Mixed Emotions

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I’m writing this after finally getting a chance to read over Justice Kennedy’s majority opinion in Obergefell v. Hodges. Today was a very monumental day in the history of the United States. for LGBTQIA people. The Supreme Court’s decision today to uphold the right of same-sex couples to marry is on par in historic nature with rulings such as Brown v. Board of Education, Loving v. Virginia, Lawrence v. Texas, and Roe v. Wade. It is a monumental shift in policy of this country that will have a lasting impact for generations, be talked about in history classes, and spark many discussions of “wow so that really was the case back then?”

But, with that said, I have a bit of tempered excitement today. While for this is a joyous decision, which was handed down during Pride month, it only addresses one piece of the puzzle right now. While same-sex couples will eventually be allowed to marry in all 50 states (there are a few hold-outs at press time), in 29 of those states, you can be fired from your job for entering into your newly acquired right to same-sex marriage according to the Human Rights Campaign. (And additionally in 32 states you can be fired for being who you are.) Here is a state map courtesy of the National Center for Transgender Equality that illustrates this:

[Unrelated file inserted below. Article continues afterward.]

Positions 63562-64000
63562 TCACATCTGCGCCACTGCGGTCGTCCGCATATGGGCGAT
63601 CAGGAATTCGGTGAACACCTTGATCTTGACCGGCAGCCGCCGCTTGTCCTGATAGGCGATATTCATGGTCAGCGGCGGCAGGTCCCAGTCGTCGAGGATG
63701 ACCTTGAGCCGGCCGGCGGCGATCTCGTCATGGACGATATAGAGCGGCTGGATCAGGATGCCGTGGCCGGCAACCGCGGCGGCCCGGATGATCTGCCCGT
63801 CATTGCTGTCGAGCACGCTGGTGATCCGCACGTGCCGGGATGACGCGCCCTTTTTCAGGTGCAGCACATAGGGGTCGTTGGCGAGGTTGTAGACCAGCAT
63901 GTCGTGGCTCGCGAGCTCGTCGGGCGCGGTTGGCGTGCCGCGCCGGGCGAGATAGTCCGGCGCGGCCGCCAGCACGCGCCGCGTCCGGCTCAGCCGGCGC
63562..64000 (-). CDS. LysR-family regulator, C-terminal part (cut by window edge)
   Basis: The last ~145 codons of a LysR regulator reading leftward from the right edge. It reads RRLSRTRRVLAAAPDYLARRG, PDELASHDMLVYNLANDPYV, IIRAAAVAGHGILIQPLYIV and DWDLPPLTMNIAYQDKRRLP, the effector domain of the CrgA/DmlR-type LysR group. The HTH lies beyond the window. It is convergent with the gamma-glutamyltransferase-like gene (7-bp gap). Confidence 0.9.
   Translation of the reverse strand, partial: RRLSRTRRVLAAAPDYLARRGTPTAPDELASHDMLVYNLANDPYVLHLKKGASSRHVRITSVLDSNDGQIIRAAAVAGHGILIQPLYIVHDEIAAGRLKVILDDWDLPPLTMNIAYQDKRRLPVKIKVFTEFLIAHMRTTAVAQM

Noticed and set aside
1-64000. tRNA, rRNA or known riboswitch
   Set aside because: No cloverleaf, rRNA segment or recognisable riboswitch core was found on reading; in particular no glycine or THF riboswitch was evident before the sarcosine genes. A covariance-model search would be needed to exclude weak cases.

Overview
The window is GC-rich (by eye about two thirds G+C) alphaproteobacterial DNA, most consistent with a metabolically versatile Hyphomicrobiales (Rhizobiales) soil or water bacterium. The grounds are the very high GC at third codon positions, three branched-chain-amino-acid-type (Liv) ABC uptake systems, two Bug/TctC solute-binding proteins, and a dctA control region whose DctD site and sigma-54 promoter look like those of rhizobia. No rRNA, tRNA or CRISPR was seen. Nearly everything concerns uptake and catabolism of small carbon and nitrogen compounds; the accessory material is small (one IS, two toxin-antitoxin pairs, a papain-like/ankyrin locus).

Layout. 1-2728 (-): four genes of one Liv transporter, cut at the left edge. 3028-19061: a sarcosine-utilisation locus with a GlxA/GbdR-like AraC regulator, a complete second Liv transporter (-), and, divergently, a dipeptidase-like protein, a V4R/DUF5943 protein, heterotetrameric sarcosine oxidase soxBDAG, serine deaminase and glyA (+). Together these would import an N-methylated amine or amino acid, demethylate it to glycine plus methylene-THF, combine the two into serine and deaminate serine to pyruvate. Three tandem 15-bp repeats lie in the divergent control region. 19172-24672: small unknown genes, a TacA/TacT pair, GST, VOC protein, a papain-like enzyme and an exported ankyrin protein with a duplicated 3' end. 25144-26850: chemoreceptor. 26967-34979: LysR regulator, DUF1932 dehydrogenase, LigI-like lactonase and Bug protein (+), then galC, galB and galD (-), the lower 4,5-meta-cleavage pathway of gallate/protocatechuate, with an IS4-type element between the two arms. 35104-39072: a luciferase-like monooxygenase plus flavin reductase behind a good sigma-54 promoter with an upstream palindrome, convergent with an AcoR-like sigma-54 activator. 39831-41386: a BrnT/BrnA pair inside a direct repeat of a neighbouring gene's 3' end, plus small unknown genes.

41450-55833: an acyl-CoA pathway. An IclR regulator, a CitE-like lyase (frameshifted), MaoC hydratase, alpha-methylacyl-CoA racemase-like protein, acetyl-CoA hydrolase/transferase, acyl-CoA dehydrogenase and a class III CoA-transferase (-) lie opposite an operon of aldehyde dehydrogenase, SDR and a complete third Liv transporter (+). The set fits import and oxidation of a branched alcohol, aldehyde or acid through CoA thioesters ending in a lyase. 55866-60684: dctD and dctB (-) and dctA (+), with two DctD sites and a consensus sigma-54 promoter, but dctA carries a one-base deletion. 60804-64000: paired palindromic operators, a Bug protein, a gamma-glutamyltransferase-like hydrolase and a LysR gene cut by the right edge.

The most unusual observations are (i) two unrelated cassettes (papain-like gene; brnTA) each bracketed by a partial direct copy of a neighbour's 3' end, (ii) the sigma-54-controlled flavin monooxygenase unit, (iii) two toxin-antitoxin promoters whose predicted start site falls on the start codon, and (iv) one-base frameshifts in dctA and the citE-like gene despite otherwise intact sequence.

Map: State Nondiscrimination Laws
Courtesy: National Center for Transgender Equality

So with that all said, that is why I’m tempered in my excitement today. For while this is a monumental day in the course of our country’s history, one for which I shed tears of happiness when the news broke, one must realize that the work is not done.

“No union is more profound than marriage, for it embodies the highest ideals of love, fidelity, devotion, sacrifice, and family. In forming a marital union, two people become something greater than once they were. As some of the petitioners in these cases demonstrate, marriage embodies a love that may endure even past death. It would misunderstand these men and women to say they disrespect the idea of marriage. Their plea is that they do respect it, respect it so deeply that they seek to find its fulfillment for themselves. Their hope is not to be condemned to live in loneliness, excluded from one of civilization’s oldest institutions. They ask for equal dignity in the eyes of the law. The Constitution grants them that right.”

– Justice Anthony Kennedy